Walgreen had 51 clinics in 2007 and runs 372 now. A spokesman said the company expects "double digit percentage growth" in the number of clinics this fiscal year, which ends in August. He declined to be more specific.
Aside from drugstores, patients also can find clinics in grocery stores, malls and some Wal-Mart and Target stores. Proponents say they can be more convenient than a doctor's office because they are open on weekends and for longer hours.
They also are a less-expensive option than a doctor's office, urgent care center or emergency room, which is important for people with no insurance or coverage that makes them pay more upfront for care.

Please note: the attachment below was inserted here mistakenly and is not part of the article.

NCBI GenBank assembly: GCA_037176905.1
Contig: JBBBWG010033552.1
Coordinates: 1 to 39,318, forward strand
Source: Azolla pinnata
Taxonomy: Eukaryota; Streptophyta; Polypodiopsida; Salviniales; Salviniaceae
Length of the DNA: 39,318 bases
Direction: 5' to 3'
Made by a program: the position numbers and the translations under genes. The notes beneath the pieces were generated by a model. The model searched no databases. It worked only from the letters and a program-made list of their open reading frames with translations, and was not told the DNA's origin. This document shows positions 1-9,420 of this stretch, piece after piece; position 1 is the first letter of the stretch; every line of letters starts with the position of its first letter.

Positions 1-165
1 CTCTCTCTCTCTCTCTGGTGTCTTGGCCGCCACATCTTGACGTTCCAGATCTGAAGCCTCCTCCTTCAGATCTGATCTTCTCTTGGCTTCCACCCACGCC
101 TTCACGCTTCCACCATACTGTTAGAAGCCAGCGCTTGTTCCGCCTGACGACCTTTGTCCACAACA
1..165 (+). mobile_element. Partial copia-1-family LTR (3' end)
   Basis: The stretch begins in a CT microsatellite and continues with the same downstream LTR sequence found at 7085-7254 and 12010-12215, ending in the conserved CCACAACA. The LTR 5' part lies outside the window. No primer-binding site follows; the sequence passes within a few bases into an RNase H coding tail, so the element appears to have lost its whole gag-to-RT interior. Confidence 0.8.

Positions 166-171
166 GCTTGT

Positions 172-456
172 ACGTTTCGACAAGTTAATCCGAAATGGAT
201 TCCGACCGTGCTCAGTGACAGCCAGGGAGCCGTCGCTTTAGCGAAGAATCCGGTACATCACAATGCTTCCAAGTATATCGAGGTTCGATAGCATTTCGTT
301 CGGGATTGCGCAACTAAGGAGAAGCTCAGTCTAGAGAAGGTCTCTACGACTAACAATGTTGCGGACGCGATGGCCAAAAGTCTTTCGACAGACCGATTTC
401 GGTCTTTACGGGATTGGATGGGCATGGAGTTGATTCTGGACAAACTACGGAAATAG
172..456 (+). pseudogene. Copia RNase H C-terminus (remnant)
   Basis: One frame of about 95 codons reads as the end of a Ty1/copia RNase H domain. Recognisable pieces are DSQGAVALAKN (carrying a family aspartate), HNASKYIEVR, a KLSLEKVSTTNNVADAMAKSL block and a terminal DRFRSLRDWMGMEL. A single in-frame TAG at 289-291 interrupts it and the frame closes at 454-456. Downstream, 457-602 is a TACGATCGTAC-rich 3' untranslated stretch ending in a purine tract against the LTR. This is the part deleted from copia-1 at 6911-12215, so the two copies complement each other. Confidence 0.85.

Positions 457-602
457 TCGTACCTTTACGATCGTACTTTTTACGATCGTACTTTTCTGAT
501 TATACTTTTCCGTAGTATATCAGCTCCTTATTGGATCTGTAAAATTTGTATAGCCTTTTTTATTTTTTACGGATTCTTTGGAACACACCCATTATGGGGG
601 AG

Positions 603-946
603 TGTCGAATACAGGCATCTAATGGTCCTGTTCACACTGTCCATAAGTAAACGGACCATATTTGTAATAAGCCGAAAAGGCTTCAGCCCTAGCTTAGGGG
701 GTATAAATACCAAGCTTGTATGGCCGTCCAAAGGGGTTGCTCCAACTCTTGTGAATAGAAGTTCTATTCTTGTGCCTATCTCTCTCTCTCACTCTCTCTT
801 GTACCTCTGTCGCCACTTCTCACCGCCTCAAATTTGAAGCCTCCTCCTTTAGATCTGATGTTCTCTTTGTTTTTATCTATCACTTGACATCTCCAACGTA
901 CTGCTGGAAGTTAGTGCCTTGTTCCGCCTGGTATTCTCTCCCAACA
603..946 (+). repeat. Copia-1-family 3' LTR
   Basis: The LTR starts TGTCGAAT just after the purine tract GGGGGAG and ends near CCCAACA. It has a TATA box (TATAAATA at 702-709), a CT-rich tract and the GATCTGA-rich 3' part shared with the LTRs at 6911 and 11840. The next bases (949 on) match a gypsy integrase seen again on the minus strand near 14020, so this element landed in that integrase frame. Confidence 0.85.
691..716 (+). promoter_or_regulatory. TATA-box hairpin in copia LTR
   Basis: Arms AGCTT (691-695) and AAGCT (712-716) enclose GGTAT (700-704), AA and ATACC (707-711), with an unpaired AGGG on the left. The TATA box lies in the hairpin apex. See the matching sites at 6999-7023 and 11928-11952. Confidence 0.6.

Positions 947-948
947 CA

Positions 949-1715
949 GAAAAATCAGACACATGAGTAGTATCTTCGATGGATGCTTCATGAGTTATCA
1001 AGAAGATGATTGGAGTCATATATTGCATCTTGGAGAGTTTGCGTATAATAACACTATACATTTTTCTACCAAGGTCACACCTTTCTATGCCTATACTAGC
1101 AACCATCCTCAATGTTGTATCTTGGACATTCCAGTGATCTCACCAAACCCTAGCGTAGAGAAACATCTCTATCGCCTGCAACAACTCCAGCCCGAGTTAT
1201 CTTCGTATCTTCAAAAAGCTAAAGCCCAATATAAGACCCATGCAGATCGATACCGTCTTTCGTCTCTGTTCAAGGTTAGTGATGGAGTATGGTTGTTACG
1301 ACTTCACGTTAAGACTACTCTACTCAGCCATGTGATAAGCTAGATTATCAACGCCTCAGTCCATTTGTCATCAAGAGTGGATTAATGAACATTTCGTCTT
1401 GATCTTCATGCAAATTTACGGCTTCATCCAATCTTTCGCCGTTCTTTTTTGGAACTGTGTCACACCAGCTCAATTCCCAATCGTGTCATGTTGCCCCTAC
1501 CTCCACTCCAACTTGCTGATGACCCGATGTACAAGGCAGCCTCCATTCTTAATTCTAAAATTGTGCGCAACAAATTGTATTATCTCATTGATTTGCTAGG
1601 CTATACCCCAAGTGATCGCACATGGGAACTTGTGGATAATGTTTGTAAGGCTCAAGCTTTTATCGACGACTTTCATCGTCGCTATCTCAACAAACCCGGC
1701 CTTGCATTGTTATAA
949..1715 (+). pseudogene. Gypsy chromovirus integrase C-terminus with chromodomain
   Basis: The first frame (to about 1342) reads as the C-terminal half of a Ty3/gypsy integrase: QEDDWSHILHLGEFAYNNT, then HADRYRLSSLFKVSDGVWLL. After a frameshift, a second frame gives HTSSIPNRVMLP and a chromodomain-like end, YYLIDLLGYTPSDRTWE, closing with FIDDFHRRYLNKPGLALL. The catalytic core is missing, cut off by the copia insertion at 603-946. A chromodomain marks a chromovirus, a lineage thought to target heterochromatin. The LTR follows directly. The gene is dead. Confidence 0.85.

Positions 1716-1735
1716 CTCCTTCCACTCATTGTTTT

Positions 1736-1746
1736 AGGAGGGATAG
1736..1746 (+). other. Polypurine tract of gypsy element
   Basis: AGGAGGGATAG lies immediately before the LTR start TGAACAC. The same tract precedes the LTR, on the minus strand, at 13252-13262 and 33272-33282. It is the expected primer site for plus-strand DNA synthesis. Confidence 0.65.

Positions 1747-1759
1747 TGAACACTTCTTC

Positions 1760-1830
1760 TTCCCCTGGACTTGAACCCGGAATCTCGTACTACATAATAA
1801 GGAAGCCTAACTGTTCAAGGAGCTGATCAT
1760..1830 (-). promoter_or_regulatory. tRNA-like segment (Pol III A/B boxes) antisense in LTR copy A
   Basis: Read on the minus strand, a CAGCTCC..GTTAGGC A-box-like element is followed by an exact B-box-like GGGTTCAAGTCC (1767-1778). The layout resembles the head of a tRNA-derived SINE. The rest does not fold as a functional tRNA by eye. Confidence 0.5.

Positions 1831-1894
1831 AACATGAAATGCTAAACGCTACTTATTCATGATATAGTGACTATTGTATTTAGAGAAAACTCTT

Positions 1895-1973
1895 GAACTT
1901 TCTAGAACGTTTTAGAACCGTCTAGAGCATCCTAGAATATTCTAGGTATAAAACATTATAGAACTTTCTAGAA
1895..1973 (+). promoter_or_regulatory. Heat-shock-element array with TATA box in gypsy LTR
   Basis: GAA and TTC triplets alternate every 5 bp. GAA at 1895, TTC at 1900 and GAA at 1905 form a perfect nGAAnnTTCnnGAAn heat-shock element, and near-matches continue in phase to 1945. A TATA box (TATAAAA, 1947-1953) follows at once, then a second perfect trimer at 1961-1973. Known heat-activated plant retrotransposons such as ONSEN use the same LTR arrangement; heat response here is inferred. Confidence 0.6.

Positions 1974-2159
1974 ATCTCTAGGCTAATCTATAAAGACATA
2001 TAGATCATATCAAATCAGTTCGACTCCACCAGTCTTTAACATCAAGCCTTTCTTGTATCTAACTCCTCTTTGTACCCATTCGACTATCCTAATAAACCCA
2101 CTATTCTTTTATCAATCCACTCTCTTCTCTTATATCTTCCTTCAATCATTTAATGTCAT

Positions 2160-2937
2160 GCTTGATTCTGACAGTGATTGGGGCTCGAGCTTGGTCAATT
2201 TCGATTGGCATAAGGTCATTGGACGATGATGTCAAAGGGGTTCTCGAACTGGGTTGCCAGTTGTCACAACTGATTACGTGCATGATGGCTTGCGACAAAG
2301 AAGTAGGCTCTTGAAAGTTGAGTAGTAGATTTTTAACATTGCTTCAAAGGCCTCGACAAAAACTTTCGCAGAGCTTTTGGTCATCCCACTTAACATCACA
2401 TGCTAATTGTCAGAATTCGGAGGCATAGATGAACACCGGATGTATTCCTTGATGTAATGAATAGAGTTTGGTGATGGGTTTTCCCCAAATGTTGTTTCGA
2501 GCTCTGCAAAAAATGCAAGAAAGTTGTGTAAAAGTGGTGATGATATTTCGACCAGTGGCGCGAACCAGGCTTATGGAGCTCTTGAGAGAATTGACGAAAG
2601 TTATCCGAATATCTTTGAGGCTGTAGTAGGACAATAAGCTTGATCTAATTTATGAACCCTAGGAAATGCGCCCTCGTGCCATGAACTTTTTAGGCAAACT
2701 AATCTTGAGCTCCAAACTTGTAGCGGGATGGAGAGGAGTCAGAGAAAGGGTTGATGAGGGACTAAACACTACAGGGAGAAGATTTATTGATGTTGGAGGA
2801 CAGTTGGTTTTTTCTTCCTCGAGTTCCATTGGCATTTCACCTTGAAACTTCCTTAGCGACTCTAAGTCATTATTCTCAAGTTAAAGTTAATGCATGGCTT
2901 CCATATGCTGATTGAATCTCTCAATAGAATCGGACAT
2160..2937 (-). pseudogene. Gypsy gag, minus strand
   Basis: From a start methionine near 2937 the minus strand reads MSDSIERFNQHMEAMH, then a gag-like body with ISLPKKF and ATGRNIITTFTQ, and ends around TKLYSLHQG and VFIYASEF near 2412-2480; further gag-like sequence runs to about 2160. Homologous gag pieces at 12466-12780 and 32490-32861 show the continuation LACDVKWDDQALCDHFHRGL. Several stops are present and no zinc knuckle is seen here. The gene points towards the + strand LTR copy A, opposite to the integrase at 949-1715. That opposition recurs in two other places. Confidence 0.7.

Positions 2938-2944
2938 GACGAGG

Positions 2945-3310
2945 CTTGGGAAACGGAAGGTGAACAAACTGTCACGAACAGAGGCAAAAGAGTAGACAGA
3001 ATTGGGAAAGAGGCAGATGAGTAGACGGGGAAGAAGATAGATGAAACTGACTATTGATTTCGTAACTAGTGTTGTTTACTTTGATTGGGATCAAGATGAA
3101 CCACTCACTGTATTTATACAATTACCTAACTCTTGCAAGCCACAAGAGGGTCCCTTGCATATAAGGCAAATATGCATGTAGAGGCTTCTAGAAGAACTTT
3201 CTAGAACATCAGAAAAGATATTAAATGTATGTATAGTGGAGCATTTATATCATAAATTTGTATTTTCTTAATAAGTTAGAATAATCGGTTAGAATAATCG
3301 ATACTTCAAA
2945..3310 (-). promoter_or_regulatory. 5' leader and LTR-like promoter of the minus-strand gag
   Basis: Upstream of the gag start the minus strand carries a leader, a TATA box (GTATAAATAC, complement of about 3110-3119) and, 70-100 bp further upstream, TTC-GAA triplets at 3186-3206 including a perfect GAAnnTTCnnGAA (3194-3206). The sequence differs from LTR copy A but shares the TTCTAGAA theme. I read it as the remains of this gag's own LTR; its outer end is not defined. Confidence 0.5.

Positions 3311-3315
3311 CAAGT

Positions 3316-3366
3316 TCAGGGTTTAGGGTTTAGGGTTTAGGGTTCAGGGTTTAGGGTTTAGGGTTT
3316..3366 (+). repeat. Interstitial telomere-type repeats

The clinics initially handled mostly minor medical conditions and immunizations but have expanded over the years to add things like school and camp physicals to their menu of services.
A few years ago, CVS Caremark started offering lab tests and education for people who generally have already been diagnosed by a doctor with a chronic condition. Earlier this year, its clinics expanded into acne consultations, with the company advertising that service on its website under the slogan, "We treat it so you can beat it."
CEO Larry Merlo also told analysts in February his company is testing clinic programs that help customers quit smoking or manage their weight.
Rite Aid Corp., the nation's third-largest drugstore chain, doesn't offer chronic illness care at its small chain of clinics. But the company said last month it would start offering 10-minute online doctor consultations for $45 to store customers in several big cities.
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